Another model commonly used to analyze BJT circuits is the "h-parameter" model, closely related to the hybrid-pi model and the y-parameter two-port, but using input current and output voltage as independent variables, rather than input and output voltages. This two-port network is particularly suited to BJTs as it lends itself easily to the analysis of circuit behaviour, and may be used to develop further accurate models. As shown, the term "x" in the model represents a different BJT lead depending on the topology used. For common-emitter mode the various symbols take on the specific values as:
- x = 'e' because it is a common-emitter topology
- Terminal 1 = Base
- Terminal 2 = Collector
- Terminal 3 = Emitter
- ii = Base current (ib)
- io = Collector current (ic)
- Vin = Base-to-emitter voltage (VBE)
- Vo = Collector-to-emitter voltage (VCE)
and the h-parameters are given by:
- hix = hie – The input impedance of the transistor (corresponding to the base resistance rpi).
- hrx = hre – Represents the dependence of the transistor's IB–VBE curve on the value of VCE. It is usually very small and is often neglected (assumed to be zero).
- hfx = hfe – The current-gain of the transistor. This parameter is often specified as hFE or the DC current-gain (βDC) in datasheets.
- hox = 1/hoe – The output impedance of transistor. The parameter hoe usually corresponds to the output admittance of the bipolar transistor and has to be inverted to convert it to an impedance.
As shown, the h-parameters have lower-case subscripts and hence signify AC conditions or analyses. For DC conditions they are specified in upper-case. For the CE topology, an approximate h-parameter model is commonly used which further simplifies the circuit analysis. For this the hoe and hre parameters are neglected (that is, they are set to infinity and zero, respectively). It should also be noted that the h-parameter model as shown is suited to low-frequency, small-signal analysis. For high-frequency analyses the inter-electrode capacitances that are important at high frequencies must be added.
Etymology of hFE
The 'h' refers to its being an h-parameter, a set of parameters named for their origin in a hybrid equivalent circuit model. 'F' is from forward current amplification also called the current gain. 'E' refers to the transistor operating in a common emitter (CE) configuration. Capital letters used in the subscript indicate that hFE refers to a direct current circuit.
The BJT remains a device that excels in some applications, such as discrete circuit design, due to the very wide selection of BJT types available, and because of its high transconductance and output resistance compared to MOSFETs. The BJT is also the choice for demanding analog circuits, especially for very-high-frequency applications, such as radio-frequency circuits for wireless systems. Bipolar transistors can be combined with MOSFETs in an integrated circuit by using a BiCMOS process of wafer fabrication to create circuits that take advantage of the application strengths of both types of transistor.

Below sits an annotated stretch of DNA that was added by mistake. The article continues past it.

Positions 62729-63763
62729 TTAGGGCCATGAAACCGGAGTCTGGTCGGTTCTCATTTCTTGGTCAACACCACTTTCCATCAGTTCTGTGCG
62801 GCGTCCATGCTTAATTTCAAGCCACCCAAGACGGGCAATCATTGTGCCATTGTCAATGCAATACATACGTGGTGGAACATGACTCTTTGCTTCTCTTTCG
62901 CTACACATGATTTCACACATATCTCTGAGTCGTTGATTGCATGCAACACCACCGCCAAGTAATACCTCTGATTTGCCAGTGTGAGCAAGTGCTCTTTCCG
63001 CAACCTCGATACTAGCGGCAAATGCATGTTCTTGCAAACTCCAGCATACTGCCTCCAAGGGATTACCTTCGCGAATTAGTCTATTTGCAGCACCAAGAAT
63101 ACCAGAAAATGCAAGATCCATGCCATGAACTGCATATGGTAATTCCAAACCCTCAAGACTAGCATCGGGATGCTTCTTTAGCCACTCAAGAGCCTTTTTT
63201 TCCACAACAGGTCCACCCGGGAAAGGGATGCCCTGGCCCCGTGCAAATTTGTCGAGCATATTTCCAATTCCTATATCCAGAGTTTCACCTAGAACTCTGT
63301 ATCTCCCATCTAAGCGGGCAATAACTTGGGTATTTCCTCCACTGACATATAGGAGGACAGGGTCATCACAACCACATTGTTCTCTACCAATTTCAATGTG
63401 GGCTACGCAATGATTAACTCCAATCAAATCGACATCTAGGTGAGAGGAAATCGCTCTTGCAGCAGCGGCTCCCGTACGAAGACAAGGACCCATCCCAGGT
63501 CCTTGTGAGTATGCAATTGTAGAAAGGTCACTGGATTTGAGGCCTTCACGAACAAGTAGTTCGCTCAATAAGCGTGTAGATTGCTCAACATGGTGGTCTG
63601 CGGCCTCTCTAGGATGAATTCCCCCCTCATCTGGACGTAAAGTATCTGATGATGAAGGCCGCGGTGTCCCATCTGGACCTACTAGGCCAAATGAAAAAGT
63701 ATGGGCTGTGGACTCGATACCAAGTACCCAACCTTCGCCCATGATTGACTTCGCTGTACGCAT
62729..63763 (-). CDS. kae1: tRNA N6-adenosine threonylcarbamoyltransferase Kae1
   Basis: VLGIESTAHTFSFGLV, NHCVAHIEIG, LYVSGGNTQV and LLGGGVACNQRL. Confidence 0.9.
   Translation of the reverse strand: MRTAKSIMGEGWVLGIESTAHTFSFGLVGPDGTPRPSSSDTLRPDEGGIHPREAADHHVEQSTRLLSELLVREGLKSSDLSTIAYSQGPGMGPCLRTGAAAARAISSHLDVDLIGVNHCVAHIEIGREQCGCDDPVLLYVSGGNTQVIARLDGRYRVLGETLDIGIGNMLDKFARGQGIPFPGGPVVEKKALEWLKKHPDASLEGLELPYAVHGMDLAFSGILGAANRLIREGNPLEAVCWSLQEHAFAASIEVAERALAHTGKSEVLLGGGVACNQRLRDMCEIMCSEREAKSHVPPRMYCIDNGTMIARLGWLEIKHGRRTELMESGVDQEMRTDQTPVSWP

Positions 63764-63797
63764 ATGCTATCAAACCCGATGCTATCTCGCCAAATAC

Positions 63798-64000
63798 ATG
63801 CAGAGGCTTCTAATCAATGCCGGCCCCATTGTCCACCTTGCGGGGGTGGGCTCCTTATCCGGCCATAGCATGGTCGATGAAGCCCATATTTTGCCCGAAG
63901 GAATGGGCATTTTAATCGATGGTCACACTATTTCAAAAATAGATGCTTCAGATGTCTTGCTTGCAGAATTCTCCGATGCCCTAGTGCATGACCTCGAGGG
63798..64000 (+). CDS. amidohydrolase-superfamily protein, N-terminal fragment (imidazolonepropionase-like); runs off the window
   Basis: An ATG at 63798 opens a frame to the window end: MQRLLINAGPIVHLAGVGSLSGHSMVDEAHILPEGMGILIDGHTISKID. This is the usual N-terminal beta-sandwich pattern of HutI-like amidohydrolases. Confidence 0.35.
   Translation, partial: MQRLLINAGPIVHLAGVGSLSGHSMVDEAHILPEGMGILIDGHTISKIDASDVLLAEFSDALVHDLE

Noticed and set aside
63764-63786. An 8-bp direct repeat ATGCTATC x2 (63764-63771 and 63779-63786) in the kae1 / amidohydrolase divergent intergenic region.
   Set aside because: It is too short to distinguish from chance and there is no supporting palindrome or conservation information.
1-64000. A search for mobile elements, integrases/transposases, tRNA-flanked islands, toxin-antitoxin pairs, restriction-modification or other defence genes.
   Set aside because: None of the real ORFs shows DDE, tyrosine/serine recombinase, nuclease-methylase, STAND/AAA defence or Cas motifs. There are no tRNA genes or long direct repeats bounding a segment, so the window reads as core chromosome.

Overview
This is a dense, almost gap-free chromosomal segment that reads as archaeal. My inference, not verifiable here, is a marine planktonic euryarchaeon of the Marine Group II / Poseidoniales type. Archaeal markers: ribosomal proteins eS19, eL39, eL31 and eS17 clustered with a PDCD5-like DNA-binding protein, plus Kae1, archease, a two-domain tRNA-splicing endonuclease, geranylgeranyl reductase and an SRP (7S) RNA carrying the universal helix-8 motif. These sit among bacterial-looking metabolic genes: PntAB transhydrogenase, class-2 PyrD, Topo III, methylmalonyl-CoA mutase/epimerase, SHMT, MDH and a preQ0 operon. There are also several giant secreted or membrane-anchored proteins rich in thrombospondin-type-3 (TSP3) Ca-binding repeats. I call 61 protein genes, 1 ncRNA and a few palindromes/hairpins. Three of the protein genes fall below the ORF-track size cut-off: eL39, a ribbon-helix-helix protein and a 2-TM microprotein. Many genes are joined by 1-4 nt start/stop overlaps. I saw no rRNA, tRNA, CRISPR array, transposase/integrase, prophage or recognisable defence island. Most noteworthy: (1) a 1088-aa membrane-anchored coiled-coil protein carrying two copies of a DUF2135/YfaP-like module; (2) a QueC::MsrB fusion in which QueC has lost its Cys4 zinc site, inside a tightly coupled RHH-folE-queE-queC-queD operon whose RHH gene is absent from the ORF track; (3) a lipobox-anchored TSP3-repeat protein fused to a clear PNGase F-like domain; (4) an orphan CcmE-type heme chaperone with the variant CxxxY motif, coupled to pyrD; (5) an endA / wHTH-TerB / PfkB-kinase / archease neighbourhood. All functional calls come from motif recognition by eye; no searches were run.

The transistor parameters α and β characterizes the current gain of the BJT. It is this gain that allow BJTs to be used as the building blocks of electronic amplifiers. The three main BJT amplifier topologies are
Because of the known temperature and current dependence of the forward-biased base–emitter junction voltage, the BJT can be used to measure temperature by subtracting two voltages at two different bias currents in a known ratio .
Because base–emitter voltage varies as the log of the base–emitter and collector–emitter currents, a BJT can also be used to compute logarithms and anti-logarithms. A diode can also perform these nonlinear functions but the transistor provides more circuit flexibility.
Exposure of the transistor to ionizing radiation causes radiation damage. Radiation causes a buildup of 'defects' in the base region that act as recombination centers. The resulting reduction in minority carrier lifetime causes gradual loss of gain of the transistor.
Power BJTs are subject to a failure mode called secondary breakdown, in which excessive current and normal imperfections in the silicon die cause portions of the silicon inside the device to become disproportionately hotter than the others. The doped silicon has a negative temperature coefficient, meaning that it conducts more current at higher temperatures. Thus, the hottest part of the die conducts the most current, causing its conductivity to increase, which then causes it to become progressively hotter again, until the device fails internally. The thermal runaway process associated with secondary breakdown, once triggered, occurs almost instantly and may catastrophically damage the transistor package.
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- Transistor Museum, Historic Transistor Photo Gallery, Fairchild 2N1613
- Adel S. Sedra and Kenneth C. Smith (1987). Microelectronic Circuits, second ed. p. 903. ISBN 0-03-007328-6.
- A.S. Sedra and K.C. Smith (2004). Microelectronic Circuits (5th ed.). New York: Oxford. Eqs. 4.103–4.110, p. 305. ISBN 0-19-514251-9.
- H. K. Gummel and R. C. Poon, "An integral charge control model of bipolar transistors," Bell Syst. Tech. J., vol. 49, pp. 827–852, May–June 1970
- A.S. Sedra and K.C. Smith (2004). Microelectronic Circuits (5th ed.). New York: Oxford. p. 509. ISBN 0-19-514251-9.
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|Wikimedia Commons has media related to Bipolar junction transistors.|
- Simulation of a BJT in the Common Emitter Circuit
- Lessons In Electric Circuits – Bipolar Junction Transistors (Note: this site shows current as a flow of electrons, rather than the convention of showing it as a flow of holes)
- EncycloBEAMia – Bipolar Junction Transistor
- Characteristic curves
- ENGI 242/ELEC 222: BJT Small Signal Models
- Transistor Museum, Historic Transistor Timeline
- ECE 327: Transistor Basics – Summarizes simple Ebers–Moll model of a bipolar transistor and gives several common BJT circuits.
- ECE 327: Procedures for Output Filtering Lab – Section 4 ("Power Amplifier") discusses design of a BJT-Sziklai-pair-based class-AB current driver in detail.
- BJT Operation description for undergraduate and first year graduate students to describe the basic principles of operation of Bipolar Junction Transistor.